In addition to long-term changes in UVR regimes arising from variations in global climate and carbon biogeochemistry, aquatic ecosystems are subject to extremely rapid alterations in UVR penetration due to natural and human-induced mechanisms. In particular, attention has focused on the combined impacts of ozone depletion, global warming and acidic precipitation, the so-called triple whammy of environmental disturbance [66,108]. Lake acidification by anthropogenic mineral acids both increases the rate of DOM removal from the water column [14], and reduces the specific attenuation of remaining DOM [42], leading to order-of-magnitude increases in UVR penetration [14]. In contrast, declines in stream flow during droughts reduce export of terrestrial and wetland DOM to lakes, while increasing water residence times, thereby causing more thorough DOM mineralization and precipitation and increased UVR penetration [13,125]. Further, mineral sulfur stored in shallow sediments can be oxidized during droughts to reform acids that deplete DOM and allow 3-fold increases in UV-B penetration [12]. Although lakes may recover from individual disturbances, concern is mounting that ecosystems may not be resilient to multiple concurrent stressors [108], perhaps resulting in rapid fundamental changes in lake organization (state change; [126]). Once again, we propose that sedimentary analyses can provide valuable insights into how human activities interact with other stressors to regulate the impact of irradiance on lakes.

Analyses of fossil pigments in the sediments of alpine lakes have shown that variation in UVR exposure arising from regional droughts can be greater than that attributed to human depletion of stratospheric ozone [24]. Prior paleoecological analyses have demonstrated the presence of droughts at low elevations and cool temperatures at treeline during ~ 1850-1900, both conditions which reduce terrestrial export of DOM to lakes [cf., 13]. As expected, deposition of photo-protective pigments was greater during drought intervals than at other times (Figure 7). When expressed relative to total algal abundance (as fossil carotenoids), UV-B exposure was found to be 5- to 10-fold greater than that in the most recent sediments, and as much as 4-fold greater than that seen in the most transparent Rocky Mountain lake. Extension of this analysis to other sites has demonstrated that this UVR event was widespread among regional lakes. Given that up to 200000 present-day North American lakes have DOM levels typical of montane lakes («2 mg DOC 1_1 [14]), that DOM-depleting continental-scale droughts have been more intense during the recent past [127], and that global warming will likely intensify droughts [108], these analyses suggest that UVR impacts on lakes may be widespread in the future.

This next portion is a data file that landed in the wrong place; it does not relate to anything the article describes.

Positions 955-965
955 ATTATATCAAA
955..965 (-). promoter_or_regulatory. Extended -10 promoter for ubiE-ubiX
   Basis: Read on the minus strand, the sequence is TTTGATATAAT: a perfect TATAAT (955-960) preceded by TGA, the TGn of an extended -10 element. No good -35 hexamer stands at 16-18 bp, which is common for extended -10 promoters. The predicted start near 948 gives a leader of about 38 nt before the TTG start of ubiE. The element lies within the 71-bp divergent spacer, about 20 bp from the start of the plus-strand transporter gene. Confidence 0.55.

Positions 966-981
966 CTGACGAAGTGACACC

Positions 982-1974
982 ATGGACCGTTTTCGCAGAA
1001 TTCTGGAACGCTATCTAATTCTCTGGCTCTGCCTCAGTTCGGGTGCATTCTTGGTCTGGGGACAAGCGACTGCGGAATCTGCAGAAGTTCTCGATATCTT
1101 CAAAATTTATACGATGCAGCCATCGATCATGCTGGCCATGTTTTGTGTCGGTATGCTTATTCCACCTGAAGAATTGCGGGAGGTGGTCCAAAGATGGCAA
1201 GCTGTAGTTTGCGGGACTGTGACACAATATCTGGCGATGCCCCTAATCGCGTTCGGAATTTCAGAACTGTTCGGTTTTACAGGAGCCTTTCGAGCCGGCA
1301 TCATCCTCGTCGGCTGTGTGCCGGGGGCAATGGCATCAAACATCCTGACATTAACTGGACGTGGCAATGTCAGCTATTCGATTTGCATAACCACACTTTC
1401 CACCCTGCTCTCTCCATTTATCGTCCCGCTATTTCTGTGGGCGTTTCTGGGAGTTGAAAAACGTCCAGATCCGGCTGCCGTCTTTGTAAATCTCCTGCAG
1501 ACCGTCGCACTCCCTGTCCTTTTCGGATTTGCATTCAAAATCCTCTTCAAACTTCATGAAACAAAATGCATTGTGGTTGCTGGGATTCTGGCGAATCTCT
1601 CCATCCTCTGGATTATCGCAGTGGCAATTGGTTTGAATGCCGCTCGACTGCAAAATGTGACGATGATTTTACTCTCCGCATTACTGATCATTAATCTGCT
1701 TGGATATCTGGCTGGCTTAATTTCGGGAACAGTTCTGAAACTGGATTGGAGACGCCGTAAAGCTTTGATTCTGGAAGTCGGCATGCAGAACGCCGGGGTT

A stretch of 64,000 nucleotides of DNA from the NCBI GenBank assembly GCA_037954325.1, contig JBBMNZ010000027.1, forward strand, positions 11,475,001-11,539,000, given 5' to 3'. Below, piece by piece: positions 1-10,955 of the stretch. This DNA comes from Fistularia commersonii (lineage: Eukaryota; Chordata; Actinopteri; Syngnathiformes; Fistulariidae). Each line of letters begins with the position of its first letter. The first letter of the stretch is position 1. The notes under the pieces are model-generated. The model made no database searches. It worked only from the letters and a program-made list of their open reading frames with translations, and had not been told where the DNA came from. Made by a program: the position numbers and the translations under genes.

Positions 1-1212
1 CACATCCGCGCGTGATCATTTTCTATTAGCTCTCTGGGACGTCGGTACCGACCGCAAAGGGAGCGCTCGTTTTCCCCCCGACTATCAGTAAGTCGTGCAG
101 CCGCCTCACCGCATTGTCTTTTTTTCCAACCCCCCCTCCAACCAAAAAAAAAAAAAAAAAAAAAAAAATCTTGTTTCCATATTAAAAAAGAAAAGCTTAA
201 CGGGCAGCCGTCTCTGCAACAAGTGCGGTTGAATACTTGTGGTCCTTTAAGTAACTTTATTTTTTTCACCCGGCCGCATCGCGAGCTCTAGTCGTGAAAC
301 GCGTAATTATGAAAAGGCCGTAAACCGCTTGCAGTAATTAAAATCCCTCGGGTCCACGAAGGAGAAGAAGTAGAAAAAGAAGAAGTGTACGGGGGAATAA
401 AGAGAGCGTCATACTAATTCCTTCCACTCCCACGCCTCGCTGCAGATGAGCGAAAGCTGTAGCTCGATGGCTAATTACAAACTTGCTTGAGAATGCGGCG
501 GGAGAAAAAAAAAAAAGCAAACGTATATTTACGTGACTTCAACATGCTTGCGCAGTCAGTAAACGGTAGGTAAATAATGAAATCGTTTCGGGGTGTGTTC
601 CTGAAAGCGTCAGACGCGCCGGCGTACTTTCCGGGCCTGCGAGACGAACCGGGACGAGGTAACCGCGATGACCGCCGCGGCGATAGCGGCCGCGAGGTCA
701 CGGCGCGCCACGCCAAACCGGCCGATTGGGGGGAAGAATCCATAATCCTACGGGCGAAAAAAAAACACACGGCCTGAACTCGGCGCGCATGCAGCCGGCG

Both pigment- and diatom-based reconstructions of past UVR environments have demonstrated that anthropogenic acidification alters the fundamental irra-diance regime of lakes [26,128]. For example, Dixit et al. [23] applied DOC-inference models to high-resolution cores from three central Canadian lakes receiving acidic precipitation and showed that DOC declined up to 75% and

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Figure 7. Historical changes in UVR exposure in alpine Snowflake and Pipit lakes, western Canada [24]. Past UVR exposure estimated as in Figure 3, using ratios of Ca: carotenoids. All pigment and derivative concentrations quantified using high-performance liquid chromatography [68]. A total of four regional lakes demonstrate that UVR exposure increased ~ 10-fold during periods of lowland droughts and upland cool temperatures, both factors that reduce export of terrestrial DOM to lakes [24], In contrast, sites contain little evidence of increased UVR exposure arising from recent ozone depletion. Figure modified from [24], [Reprinted by permission from Nature [24], copyright 2000, Macmillan Magazines Ltd.]

penetration of UV-B increased up to 2.5-fold as a result of acid emissions from local smelters (Figure 8). In general, fossil inferences showed excellent agreement with historical measurements of DOC concentrations, greatly improving researcher's confidence in historical reconstructions. Interestingly, this study also